Preparing tomorrow's entrepreneurs
Most entrepreneurs have months — or even years — to fine tune their start-up business ventures before pitching to investors. On a recent August day, Isatou Barry had just eight hours.
In the space of an average workday, Barry and her teammates participating in the Youth Entrepreneurship Conference hosted by the Oregon Association of Minority Entrepreneurs (OAME) had to come up with an idea for a startup business, dream up a logo and mission statement, brainstorm a business plan, and research and polish a pitch.
They weren't alone in their efforts. They were part of a group of nearly 30 Oregon high school and college students who came to the conference looking to gain guidance and receive advice from entrepreneurs with proven track records for having started their own successful businesses.
For Barry and the other students, creating a solid business plan or presenting a perfect pitch was about more than bragging rights at the end of the day. The conference culminated in a session where the student teams presented the results of their efforts to a panel of judges with an eye toward capturing cash prizes ranging from $120 for third place to $500 for first place.
While the money was an incentive, the event — held at the OAME Delta Park Business Center in Portland's Hayden Island area — offered an even greater opportunity for some of the students by opening a door to a world they had never considered entering before.
For others, like Barry, who's already set her sights on earning a bachelor's degree in finance and economics and is interested in eventually becoming a lawyer working in microfinancing for women entrepreneurs, being involved in the conference reinforced that she's chosen the right career path for herself.
"I'm happy I came," she said. "I learned a lot in just one day."
Finding the right fit
While OAME's main focus is working with adult ethnic minority entrepreneurs, helping young people be successful, especially youth of color, has been a focus of the organization since Sam Brooks founded it in 1987. However, the way that goal has been accomplished has changed over the years.
For a time, kids in OAME's youth entrepreneurship program ran a store outfitted with donated excess items from Nike.
"The kids learned to go through the process," Brooks said. "They rated items, put the (inventory) on the computer, and sold them. They learned a lot from that."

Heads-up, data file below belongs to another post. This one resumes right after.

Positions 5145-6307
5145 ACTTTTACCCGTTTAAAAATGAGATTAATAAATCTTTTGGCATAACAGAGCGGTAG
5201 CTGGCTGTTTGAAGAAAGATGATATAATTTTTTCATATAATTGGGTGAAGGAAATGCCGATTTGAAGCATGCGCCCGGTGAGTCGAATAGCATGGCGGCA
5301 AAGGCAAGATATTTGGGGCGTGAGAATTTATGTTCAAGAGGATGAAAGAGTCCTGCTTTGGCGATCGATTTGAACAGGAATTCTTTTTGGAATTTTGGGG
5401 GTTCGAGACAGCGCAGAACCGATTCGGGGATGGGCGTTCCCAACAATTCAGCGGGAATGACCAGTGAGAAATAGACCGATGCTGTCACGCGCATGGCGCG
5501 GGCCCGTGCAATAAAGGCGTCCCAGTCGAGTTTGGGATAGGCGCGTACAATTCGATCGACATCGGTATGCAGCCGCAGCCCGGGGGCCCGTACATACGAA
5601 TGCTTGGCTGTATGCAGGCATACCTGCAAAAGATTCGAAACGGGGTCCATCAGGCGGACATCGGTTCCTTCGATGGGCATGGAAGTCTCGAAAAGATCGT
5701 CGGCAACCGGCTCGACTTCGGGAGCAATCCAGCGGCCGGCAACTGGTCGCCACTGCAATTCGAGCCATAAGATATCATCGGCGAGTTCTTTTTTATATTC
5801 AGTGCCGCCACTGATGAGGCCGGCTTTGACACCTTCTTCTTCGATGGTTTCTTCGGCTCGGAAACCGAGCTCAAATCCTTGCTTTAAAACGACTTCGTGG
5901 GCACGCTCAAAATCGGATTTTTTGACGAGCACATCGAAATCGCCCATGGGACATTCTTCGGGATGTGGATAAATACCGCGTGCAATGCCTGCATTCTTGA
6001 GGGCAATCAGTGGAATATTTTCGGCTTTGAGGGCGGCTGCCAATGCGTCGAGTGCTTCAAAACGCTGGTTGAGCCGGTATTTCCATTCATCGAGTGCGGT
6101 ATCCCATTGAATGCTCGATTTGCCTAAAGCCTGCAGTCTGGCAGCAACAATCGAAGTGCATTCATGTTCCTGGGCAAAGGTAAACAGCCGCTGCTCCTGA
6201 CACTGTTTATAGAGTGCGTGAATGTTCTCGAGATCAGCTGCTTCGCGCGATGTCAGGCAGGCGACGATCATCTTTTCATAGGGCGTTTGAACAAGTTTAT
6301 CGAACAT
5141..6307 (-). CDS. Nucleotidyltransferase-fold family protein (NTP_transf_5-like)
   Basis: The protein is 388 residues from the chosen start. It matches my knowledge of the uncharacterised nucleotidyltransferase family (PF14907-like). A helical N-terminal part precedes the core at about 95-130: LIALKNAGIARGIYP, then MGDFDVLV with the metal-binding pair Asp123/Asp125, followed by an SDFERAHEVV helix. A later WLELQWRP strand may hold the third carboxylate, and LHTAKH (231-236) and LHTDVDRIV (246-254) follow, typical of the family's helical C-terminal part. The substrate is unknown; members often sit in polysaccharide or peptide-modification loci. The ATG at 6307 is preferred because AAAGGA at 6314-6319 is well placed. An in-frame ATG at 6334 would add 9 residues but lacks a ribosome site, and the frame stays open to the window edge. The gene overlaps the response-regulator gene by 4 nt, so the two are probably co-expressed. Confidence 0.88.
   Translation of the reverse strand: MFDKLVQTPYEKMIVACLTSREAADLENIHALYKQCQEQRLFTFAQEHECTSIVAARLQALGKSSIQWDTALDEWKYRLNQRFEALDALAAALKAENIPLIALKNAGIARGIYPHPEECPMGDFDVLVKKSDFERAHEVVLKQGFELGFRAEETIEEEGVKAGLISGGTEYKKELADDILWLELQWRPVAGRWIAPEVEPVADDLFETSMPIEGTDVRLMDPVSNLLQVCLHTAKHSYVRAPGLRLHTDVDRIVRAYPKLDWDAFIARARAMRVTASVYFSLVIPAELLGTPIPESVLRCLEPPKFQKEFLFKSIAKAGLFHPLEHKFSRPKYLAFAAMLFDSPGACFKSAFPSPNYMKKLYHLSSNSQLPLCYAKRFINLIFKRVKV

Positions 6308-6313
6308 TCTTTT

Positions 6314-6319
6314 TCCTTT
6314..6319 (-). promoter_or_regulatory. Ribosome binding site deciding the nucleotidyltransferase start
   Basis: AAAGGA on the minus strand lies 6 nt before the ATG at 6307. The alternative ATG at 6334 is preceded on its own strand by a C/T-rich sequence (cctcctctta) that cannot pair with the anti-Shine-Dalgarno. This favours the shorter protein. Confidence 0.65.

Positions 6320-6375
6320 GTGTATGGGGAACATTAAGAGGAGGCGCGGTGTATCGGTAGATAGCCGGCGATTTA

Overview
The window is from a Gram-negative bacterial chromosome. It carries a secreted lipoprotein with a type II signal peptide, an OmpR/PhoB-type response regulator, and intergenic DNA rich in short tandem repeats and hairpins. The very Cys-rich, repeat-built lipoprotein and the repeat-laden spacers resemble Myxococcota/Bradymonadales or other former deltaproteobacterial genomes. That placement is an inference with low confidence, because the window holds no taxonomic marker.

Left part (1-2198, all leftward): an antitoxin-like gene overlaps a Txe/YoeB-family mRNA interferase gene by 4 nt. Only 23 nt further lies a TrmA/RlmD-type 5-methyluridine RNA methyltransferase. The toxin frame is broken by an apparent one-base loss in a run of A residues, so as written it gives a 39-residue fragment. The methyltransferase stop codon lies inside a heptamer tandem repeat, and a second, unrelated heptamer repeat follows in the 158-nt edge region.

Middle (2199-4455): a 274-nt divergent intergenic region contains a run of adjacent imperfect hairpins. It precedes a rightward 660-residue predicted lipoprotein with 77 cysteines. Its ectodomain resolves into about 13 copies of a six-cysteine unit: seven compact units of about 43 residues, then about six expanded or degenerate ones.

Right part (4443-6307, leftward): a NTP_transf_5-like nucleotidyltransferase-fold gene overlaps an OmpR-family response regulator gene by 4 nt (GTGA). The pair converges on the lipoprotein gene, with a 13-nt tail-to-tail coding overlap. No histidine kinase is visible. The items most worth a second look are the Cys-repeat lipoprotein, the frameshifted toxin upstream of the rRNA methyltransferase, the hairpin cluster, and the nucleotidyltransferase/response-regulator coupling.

But the venture also required time and effort that made it difficult to maintain with students whose schedules didn't always allow them to work regular hours. So OAME leaders searched for a new plan. For a time, Brooks and his team at OAME considered a food cart business, but again, student schedules made that effort difficult.
Finally, the OAME group came up with an idea to hold an event that allowed students to spend a day learning how to put a plan together for a business that they could turn into a reality if they desired. Working with OAME members who had successfully started their own business ventures, students participating in the annual program would spend a busy day creating and compiling the necessary parts of a successful business. At the end of the day, the students would present their work to a team of judges, also entrepreneurs with successful startups to their credit, who would select the three best overall presentations.
The approach was a hit with both the students who attended and the business owners who volunteered to work with them. Since that first year that OAME sent out a call to local groups that they were looking for young people ages 14 to 21 who were interested in becoming entrepreneurs, the word has spread about the conference
"The students really walk away with something, and they're ready to go do something," Brooks said. "When they leave, they're pretty pumped."
The students aren't the only ones who find themselves energized despite a full day with little down time. The business owners and professionals who volunteer to work with the students say they find themselves inspired and awed by the students.
Eddie Montejo with Jacobs Engineering was back as a group mentor for the second consecutive year. He'd enjoyed the experience so much last year that he'd spent all of this year looking forward to meeting a new group of students. While he knew from his past experience that the kids who attend the business conference are impressive, the group this year exceeded his expectations.
"When I was their age, all I was thinking about was skateboarding and hanging out with my friends," Montejo said. "They're using their time to learn about business."